Mongolia conducted self-assessment of IHR implementation, identified gaps and set up priority action areas

A self-assessment of Mongolia's implementation of the International Health Regulations (IHR) was conducted on1-2 February in Ulaanbaatar. Sixty professionals from human and animal health sectors, national disaster prevention and health emergency response organizations, professional inspection, border control and representatives from WHO and other international and development organizations were present during the review exercise.

The self-assessment was conducted with the aid of the WHO IHR implementation evaluation tool designed to test the functionality of the country’s health emergency response system. The IHR evaluation tool consisted of questions along 19 technical areas related to the country’s core capacities in handling public health emergencies, covering a range of areas as infectious diseases, food, environmental, chemical and radio-nuclear safety.

Nine technical multi-sectoral groups organized by the Health Minister’s order have worked together to review the progress in each sector, identify gaps and inform on priority actions to strengthen the national health security.

“The multi-sectoral groups have demonstrated a high level of commitment under an impressive leadership of the Ministry of Health,” said May Chiew, an epidemiologist with WHO Western Pacific Regional Office who came to record the exercise together with a WHO consultant epidemiologist, Michelle McPherson.

The self-evaluation exercise continued into the weekend and collection of documentation and relevant data as well as remedy actions for the identified gaps will be undertaken as much as possible till May when the first Joint External Evaluation of the IHR implementation in Mongolia will take place.

“Although self-assessments of the country’s core capacities to ensure the national health security have been conducted in Mongolia since 2010, the one that is taking place now is quite special as it presents a much more detailed questionnaire looking into the functionality of the country’s health security system and can now be seen as a pre-Joint External Evaluation exercise,” said A. Ambaselmaa, the Head of the Surveillance Department of the National Centre for Communicable Diseases which is the IHR focal point in Mongolia.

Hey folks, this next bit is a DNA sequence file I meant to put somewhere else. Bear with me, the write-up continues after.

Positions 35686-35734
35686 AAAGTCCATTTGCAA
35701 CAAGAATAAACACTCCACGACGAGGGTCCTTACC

The Joint External Evaluation or JEE is a new monitoring and evaluation mechanism for assessing countries’ core capacities in preventing and responding to various public health emergencies. The JEE was introduced after the Ebola outbreak that demonstrated a need for a more precise evaluation of the countries’ capacities and identification of the areas that need improvement. In the Western Pacific the JEE was already conducted in Cambodia and Vietnam.

The International Health Regulations (IHR) are an international legal instrument that is binding on 196 countries across the globe, including all the Member States of WHO. Their aim is to help the international community prevent and respond to acute public health risks that have the potential to cross borders and threaten people worldwide.

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